Jean Bill Romeo

A family moves from one home to another, taking their belongings and their memories

Online only: Extensive photo gallery

The process of creating a home is the deliberate layering of materials and story, and certainly a very personal one. We collect items, accrue memories, inherit belongings, and accumulate treasures. As we look around our homes, images of where and when we added this piece of furniture or that painting to our environment often spur happy recollections of our lives. And when we relocate to a new home, new layers and forms take shape as we find ourselves reinterpreting our belongings and grant positions of prominence to things we may have almost forgotten. We are nothing if not minimally an odyssey of collections gathered along the way; a mosaic of memories.

This holds true for Jean and Bill Romeo, who purchased a special home on the Cape after several years of renting seasonally. One of their seasonal rentals was a particularly charming antique once occupied by writer Margaret Stanger. A bit of a local hero, at least in the local literati and bird-watching circles, Stanger penned “That Quail, Robert” in the 1960s while housesitting for a previous owner. The summer after nestling into the 1730s antique with their family of four as renters, the Romeos embarked on their search for a seasonal home of their own and happily discovered the Stanger house was on the market.

The decision to purchase this historical home involved a commitment to undertake a major renovation. The Romeos carefully restored the original charm and historic elegance to the structure. Builder Mark Nickerson of Orleans seamlessly integrated the new spaces with heart pine floors, millwork and paneling from a time when Cape Cod was still a relatively new colony, as well as multiple fireplaces throughout the home. Mid-Cape Home Center in Orleans became a key contributor in the remarkable transformation. “We were referred to the Orleans Mid-Cape location and worked with kitchen designer Becky Stoltz. She and the team were just fantastic to work with,” Jean Romeo says. Nickerson removed walls and thereby converted a closed-in galley kitchen into an open and interactive, functional space that integrated perfectly with the newly freshened living areas.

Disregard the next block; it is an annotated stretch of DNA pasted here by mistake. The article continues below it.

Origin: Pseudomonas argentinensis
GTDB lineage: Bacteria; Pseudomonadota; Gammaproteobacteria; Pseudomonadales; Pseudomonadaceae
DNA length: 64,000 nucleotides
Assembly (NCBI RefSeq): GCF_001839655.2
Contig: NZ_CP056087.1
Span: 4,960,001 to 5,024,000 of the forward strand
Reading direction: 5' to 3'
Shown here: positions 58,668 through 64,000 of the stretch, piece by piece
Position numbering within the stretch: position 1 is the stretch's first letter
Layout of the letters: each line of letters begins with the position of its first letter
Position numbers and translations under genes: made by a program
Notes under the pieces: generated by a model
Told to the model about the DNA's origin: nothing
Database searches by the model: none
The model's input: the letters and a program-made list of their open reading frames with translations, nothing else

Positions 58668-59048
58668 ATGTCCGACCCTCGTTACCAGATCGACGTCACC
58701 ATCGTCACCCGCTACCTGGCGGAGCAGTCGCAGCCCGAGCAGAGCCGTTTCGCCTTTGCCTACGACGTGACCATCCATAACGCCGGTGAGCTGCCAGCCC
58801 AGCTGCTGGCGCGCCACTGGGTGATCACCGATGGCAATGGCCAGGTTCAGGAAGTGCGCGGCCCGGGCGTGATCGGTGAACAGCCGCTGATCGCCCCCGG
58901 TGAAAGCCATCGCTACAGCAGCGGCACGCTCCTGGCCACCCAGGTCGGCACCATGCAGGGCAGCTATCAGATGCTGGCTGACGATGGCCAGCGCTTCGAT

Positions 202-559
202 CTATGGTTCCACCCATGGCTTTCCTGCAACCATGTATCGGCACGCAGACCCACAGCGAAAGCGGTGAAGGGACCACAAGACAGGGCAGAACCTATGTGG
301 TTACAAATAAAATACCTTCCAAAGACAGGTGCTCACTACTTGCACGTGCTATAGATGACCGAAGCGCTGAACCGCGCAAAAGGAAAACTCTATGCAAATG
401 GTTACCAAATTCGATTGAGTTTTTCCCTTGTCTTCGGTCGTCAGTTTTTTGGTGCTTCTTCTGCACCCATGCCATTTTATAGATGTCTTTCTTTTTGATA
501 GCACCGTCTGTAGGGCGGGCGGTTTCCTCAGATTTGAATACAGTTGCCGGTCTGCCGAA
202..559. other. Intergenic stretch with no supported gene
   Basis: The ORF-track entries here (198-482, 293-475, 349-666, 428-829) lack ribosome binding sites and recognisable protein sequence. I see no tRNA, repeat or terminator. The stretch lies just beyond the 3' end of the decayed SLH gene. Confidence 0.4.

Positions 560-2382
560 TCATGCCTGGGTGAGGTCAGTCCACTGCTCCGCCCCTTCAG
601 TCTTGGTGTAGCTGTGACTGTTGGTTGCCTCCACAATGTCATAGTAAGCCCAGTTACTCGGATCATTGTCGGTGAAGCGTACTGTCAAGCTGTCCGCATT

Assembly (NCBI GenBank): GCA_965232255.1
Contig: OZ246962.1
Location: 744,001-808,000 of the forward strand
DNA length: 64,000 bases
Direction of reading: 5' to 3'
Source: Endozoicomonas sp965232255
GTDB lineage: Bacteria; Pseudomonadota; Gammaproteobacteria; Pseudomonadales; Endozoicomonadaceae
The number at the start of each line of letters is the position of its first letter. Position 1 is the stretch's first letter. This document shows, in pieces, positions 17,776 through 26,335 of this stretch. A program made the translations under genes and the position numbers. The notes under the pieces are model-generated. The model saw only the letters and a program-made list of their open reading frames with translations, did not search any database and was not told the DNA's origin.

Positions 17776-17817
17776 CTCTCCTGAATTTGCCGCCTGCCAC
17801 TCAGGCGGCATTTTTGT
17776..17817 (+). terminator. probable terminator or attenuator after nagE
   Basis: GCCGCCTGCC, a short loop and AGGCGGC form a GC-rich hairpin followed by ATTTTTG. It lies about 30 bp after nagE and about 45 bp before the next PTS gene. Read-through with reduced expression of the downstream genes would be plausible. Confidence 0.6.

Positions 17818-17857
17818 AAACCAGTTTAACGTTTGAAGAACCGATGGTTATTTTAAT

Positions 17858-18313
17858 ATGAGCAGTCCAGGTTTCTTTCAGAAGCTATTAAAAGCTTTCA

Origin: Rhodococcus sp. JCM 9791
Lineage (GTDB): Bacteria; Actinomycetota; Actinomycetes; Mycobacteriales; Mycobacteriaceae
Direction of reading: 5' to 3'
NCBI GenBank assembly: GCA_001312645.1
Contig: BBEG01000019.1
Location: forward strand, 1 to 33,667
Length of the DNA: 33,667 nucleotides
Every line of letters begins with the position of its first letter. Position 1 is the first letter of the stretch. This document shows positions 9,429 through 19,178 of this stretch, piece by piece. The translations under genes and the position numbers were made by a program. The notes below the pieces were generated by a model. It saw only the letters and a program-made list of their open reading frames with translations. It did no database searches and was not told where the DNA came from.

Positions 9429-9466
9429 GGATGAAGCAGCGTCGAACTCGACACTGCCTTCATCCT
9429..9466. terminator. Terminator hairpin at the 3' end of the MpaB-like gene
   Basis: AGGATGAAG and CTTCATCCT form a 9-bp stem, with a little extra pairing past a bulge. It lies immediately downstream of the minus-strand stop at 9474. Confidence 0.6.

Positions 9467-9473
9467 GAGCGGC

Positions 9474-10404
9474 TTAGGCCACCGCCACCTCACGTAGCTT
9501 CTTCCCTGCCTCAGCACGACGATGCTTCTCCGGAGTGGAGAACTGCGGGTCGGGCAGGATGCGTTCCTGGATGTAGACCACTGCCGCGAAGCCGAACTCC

Just like the underlayment of a complex painting, the home’s architectural foundation, with all of the old world charm cherished by the Romeos, was set; now it just needed an artist’s brush work and palette. Enter Marsha Malone, owner of Nautique in Brewster, who applied her artistic touches by accessing one of her greatest tools, her color paint box, and with it brought the almost 300-year-old home into the present. A seating area consisting of a slipcovered loveseat and club chairs, grounded in a green hue akin to under-ripened pears, highlighted with teal blue, freshened the warm sitting room and immediately informed guests they were in the presence of the fun and sun found on the Cape.